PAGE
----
U.S. Army – Vietnam
Trying to find information about a particular Vietnam fatality is a hit or miss operation. You have to start with the basic facts about the incident you are trying to find.
For example, you could know this about Merle Higgins: arrived in Vietnam on January 5, 1969; assigned to the 25th Infantry Division’s 4th Battalion, 9th Infantry (the “Manchus”); died of multiple fragmentation wounds received on June 5, 1969.
Then you search the Internet for his name, the unit, the date, the location, and anything else you can think of. After coming up dry, you are about to give up when you hit on a document called “Our Manchu Diary.” Forty-four pages long, it contains day-to-day troop movements, field operations, battles, casualties, and remembrances of from 1966 through 1970.
About half-way through, there it is:
“June 5 1969- Charlie Company reported VC in the bunker line; . . . Alpha Company reports that farmers in area said three VC companies moved out of Cambodia at 0300 hours into the Renegade Woods. Delta Company receiving small arms and RPG fire. Dust-off “163” completed (14 Delta WIA casualties) . . . . Sgt Higgins (Bravo Company) was seriously wounded by a claymore mine that was detonated by a sniper—died the next day [06-June-69] at the 45th Surgical Hospital.”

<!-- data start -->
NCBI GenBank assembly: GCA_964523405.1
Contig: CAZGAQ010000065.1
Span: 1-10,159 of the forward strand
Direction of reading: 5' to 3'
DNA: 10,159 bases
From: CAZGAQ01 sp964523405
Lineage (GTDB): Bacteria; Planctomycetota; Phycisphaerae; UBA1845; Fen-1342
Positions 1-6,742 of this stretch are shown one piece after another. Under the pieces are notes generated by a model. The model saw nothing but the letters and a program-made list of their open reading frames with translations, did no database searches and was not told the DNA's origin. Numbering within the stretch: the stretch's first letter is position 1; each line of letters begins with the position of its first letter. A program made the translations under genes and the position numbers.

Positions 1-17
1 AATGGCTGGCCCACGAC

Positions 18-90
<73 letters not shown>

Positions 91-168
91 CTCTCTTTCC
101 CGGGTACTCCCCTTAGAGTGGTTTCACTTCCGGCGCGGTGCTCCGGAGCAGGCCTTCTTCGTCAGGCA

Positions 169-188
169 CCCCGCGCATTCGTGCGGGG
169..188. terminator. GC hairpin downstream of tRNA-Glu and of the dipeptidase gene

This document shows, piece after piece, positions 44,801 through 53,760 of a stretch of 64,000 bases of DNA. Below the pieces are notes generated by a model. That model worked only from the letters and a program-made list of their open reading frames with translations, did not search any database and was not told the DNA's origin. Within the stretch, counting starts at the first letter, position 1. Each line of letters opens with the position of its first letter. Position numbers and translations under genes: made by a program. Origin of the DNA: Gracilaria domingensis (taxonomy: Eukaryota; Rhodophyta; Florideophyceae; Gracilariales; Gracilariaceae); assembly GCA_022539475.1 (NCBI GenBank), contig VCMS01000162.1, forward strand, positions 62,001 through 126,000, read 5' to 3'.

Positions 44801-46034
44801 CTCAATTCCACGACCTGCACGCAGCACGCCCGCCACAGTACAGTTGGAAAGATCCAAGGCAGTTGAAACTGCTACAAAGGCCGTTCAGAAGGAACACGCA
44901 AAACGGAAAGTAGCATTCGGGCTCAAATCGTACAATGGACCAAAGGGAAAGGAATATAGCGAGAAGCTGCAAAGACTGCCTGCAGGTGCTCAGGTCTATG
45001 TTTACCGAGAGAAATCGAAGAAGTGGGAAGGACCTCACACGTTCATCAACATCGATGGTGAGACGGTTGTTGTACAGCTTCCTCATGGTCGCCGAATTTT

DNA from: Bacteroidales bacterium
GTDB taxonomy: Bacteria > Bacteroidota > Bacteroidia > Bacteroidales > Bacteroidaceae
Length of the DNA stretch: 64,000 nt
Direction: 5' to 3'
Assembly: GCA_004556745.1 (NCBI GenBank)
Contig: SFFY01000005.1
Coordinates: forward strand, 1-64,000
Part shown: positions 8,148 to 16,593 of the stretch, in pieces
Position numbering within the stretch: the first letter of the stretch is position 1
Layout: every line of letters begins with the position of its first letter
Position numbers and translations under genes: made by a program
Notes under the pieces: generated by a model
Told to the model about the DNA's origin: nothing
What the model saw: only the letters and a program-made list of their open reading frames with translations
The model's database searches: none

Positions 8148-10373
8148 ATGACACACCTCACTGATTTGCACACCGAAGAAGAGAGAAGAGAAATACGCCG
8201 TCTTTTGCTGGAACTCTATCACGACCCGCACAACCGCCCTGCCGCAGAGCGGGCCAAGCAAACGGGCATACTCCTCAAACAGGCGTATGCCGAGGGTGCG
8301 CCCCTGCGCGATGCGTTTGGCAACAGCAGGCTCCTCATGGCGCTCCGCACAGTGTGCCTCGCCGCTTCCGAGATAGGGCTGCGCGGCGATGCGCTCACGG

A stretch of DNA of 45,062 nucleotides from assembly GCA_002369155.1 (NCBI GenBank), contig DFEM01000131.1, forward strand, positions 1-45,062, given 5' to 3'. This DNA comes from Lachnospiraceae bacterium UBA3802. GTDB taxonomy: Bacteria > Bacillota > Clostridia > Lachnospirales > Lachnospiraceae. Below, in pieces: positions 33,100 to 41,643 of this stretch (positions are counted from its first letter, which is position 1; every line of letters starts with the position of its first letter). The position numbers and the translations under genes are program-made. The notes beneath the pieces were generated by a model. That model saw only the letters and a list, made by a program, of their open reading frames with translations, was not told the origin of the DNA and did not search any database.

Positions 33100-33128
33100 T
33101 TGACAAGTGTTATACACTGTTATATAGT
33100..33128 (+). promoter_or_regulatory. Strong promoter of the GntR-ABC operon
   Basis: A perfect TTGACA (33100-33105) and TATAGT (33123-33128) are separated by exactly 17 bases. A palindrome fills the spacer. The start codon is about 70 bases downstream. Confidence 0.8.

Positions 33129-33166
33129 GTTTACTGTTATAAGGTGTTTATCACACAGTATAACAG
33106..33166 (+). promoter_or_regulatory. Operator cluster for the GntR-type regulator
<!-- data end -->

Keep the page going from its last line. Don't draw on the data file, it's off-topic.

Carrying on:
A claymore mine is a curved rectangular weapon, about 8.5 inches wide by five inches high, that projects about 700 steel balls in an arc of about 60 degrees. It certainly produces “multiple fragmentation wounds.”
Sgt. Higgins was born in Farmdale, OH. At the end of Merle’s 5th grade year, the family relocated to Jamestown, PA. After graduating from Pymatuning Joint High School in 1965, he attended Thiel College before entering the army in February 1969. He was survived by his parents, Ellis R. and Ruth Anderson Higgins, and two sisters, Marian and Nelly.
In the spring of 1992, his family established the “Merle R. Higgins Freedom Award” fund at Jamestown High School, not only to honor Merle, but also to remind people that freedom is not a cheap commodity. lt is a fragile ideal that only exists because of the suffering and sacrifice of brave men and women. This award is given annually to two deserving seniors (one male/one female) based on the character qualities of courage, honor, loyalty, determination and service.
Sgt. Higgins was the first Jamestown soldier to die in Vietnam within a two-month period.
On the Vietnam Veterans Memorial Panel W23 Line 74